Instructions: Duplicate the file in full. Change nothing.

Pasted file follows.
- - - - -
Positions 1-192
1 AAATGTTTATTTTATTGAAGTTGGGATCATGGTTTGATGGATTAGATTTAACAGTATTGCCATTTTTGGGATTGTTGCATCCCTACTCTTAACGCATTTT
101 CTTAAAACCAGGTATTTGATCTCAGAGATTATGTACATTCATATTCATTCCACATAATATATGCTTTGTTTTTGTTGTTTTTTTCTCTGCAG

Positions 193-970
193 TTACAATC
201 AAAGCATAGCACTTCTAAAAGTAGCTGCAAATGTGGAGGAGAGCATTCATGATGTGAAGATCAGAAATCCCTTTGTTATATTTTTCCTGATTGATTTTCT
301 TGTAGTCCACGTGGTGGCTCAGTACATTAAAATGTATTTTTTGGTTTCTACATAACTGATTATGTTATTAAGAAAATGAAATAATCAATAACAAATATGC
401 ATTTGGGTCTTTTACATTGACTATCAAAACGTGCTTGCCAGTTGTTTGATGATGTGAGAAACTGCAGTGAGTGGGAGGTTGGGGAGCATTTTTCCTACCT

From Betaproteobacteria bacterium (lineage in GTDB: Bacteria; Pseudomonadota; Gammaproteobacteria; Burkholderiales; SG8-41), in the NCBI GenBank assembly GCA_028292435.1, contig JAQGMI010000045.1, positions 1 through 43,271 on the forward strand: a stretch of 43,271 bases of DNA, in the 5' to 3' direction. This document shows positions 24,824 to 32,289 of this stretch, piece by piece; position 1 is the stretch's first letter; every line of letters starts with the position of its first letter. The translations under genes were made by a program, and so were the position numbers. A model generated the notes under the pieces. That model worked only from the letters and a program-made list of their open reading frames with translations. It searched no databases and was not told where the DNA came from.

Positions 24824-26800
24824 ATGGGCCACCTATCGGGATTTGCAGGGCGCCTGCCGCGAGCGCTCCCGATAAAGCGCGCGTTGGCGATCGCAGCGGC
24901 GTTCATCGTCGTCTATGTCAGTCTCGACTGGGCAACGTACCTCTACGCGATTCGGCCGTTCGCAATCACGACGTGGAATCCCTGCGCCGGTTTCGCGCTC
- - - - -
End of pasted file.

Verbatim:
Positions 1-192
1 AAATGTTTATTTTATTGAAGTTGGGATCATGGTTTGATGGATTAGATTTAACAGTATTGCCATTTTTGGGATTGTTGCATCCCTACTCTTAACGCATTTT
101 CTTAAAACCAGGTATTTGATCTCAGAGATTATGTACATTCATATTCATTCCACATAATATATGCTTTGTTTTTGTTGTTTTTTTCTCTGCAG

Positions 193-970
193 TTACAATC
201 AAAGCATAGCACTTCTAAAAGTAGCTGCAAATGTGGAGGAGAGCATTCATGATGTGAAGATCAGAAATCCCTTTGTTATATTTTTCCTGATTGATTTTCT
301 TGTAGTCCACGTGGTGGCTCAGTACATTAAAATGTATTTTTTGGTTTCTACATAACTGATTATGTTATTAAGAAAATGAAATAATCAATAACAAATATGC
401 ATTTGGGTCTTTTACATTGACTATCAAAACGTGCTTGCCAGTTGTTTGATGATGTGAGAAACTGCAGTGAGTGGGAGGTTGGGGAGCATTTTTCCTACCT

From Betaproteobacteria bacterium (lineage in GTDB: Bacteria; Pseudomonadota; Gammaproteobacteria; Burkholderiales; SG8-41), in the NCBI GenBank assembly GCA_028292435.1, contig JAQGMI010000045.1, positions 1 through 43,271 on the forward strand: a stretch of 43,271 bases of DNA, in the 5' to 3' direction. This document shows positions 24,824 to 32,289 of this stretch, piece by piece; position 1 is the stretch's first letter; every line of letters starts with the position of its first letter. The translations under genes were made by a program, and so were the position numbers. A model generated the notes under the pieces. That model worked only from the letters and a program-made list of their open reading frames with translations. It searched no databases and was not told where the DNA came from.

Positions 24824-26800
24824 ATGGGCCACCTATCGGGATTTGCAGGGCGCCTGCCGCGAGCGCTCCCGATAAAGCGCGCGTTGGCGATCGCAGCGGC
24901 GTTCATCGTCGTCTATGTCAGTCTCGACTGGGCAACGTACCTCTACGCGATTCGGCCGTTCGCAATCACGACGTGGAATCCCTGCGCCGGTTTCGCGCTC